Commenting on the rise of attacks by extremist Muslim groups in Indonesia, a local priest told Fides news on Thursday that a government weakened by corruption is partly to blame for the unrest.
On July 1, Fides reported on a recently launched campaign by several Islamic extremist groups, allegedly fighting “against the Christianization of Indonesia” and for “the adoption of Sharia in the country.”
In the past week, Bekasi, a town close Jakarta, has been hosting a conference for over 200 leaders of radical Islamic groups, including the Islam Defender Front (FPI), the "Bekasi Movement Against Apostates,” and the “Islamic Ummah Forum.”
Fr. Emmanuel Harja, priest of the Diocese of Jakarta and Director of the Pontifical Mission Societies in Indonesia, denounced the groups and gave his opinions as to why he believes the extremists are allowed to flourish.
“Radicals of the FPI are taking advantage of the weak central government, rocked by scandals of corruption and misrule, which have affected political, financial, military leaders,” Fr. Harja told Fides. “This explains how militant Islamists have once again reared their heads and gained ground. The government itself fears them. The radicals also count on support from the political world.”
“It's often violent militants who openly encourage hostility against all Christians,” he added. “We ask the government to stop them and ensure freedom of religion and faith in all religious communities. It's a matter of justice and respect for fundamental rights.”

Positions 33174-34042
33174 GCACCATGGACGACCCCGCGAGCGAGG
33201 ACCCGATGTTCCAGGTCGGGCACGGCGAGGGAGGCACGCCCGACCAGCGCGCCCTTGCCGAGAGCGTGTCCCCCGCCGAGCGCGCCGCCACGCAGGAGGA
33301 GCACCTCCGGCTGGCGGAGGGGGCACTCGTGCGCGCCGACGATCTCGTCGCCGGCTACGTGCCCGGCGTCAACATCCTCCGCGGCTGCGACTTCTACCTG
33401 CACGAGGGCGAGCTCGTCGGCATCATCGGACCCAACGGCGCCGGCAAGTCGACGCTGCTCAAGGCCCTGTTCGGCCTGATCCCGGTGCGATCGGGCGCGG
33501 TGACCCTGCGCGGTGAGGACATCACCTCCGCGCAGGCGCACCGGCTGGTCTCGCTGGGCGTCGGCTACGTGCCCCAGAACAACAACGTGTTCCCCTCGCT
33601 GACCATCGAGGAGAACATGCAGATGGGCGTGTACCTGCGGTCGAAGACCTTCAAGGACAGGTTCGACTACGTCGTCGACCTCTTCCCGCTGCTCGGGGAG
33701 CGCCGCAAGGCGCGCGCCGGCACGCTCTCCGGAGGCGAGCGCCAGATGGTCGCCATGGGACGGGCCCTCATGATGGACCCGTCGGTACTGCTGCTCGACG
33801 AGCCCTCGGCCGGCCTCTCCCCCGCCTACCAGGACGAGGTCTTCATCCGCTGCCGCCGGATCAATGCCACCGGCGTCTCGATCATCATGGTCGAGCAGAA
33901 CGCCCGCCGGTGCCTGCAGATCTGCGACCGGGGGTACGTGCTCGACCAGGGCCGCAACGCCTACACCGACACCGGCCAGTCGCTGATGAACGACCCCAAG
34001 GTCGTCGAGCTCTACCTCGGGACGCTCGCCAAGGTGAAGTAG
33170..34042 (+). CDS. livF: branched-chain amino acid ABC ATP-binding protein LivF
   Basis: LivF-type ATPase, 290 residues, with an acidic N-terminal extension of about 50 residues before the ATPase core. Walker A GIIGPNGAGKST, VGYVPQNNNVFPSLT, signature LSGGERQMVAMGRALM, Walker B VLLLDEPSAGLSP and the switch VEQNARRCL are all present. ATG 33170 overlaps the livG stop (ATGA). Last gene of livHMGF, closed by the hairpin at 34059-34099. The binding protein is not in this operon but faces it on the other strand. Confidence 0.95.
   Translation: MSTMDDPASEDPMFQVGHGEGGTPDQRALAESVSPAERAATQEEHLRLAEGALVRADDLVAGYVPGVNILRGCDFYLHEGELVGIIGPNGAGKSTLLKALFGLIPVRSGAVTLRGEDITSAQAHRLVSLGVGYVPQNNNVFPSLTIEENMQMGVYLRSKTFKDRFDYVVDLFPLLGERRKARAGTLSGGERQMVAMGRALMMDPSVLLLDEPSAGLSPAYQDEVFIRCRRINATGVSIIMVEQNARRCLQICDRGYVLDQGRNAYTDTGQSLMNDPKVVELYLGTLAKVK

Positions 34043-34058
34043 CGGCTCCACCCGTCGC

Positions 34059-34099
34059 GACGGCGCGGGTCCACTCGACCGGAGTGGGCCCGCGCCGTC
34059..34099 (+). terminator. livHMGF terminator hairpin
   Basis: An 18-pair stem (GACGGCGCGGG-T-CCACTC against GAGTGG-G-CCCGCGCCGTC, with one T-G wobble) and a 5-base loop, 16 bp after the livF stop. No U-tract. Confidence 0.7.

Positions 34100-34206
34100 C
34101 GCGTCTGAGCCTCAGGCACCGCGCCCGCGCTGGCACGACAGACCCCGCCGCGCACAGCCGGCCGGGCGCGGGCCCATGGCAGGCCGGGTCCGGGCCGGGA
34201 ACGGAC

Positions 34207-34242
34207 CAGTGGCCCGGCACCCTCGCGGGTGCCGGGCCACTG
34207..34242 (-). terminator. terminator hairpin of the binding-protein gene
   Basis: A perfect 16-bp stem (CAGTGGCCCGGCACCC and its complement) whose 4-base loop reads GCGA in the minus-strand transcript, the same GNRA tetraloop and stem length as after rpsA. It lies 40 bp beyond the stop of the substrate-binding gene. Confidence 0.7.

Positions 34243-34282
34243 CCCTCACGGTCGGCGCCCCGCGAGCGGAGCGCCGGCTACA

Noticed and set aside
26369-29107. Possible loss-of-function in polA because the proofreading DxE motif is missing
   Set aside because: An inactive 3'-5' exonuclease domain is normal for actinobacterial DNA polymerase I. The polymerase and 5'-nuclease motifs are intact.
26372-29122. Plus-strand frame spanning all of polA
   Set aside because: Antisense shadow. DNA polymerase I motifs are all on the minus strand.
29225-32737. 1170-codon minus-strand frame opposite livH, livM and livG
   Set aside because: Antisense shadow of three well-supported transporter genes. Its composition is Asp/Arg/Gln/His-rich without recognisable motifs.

In addition to Catholics decrying the initiatives of the FPI, several political officials and Muslim leaders have called for their disbanding.
“The violence committed by the Islamic Defenders’ Front has been systematic and is threatening to society,” said lawmaker Ribka Tjiptaning, on June 30. According to UCAN News, Tjiptaning also criticized the local police and the domestic affairs minister for their reportedly slow response to the issue.
Muslim leader Iqbal Sulam, Secretary General of “Nahdlatul Ulama,” one of the largest Indonesian Muslim organizations, with 60 million followers, also weighed in on the situation.
“If we call for the Sharia in Bekasi, other religious communities in other provinces could do the same, calling for policies based on the principles of faiths,” warned Sulam. “Islam is a blessing for the whole universe and it is a duty for all Muslims to respect believers of other faiths.”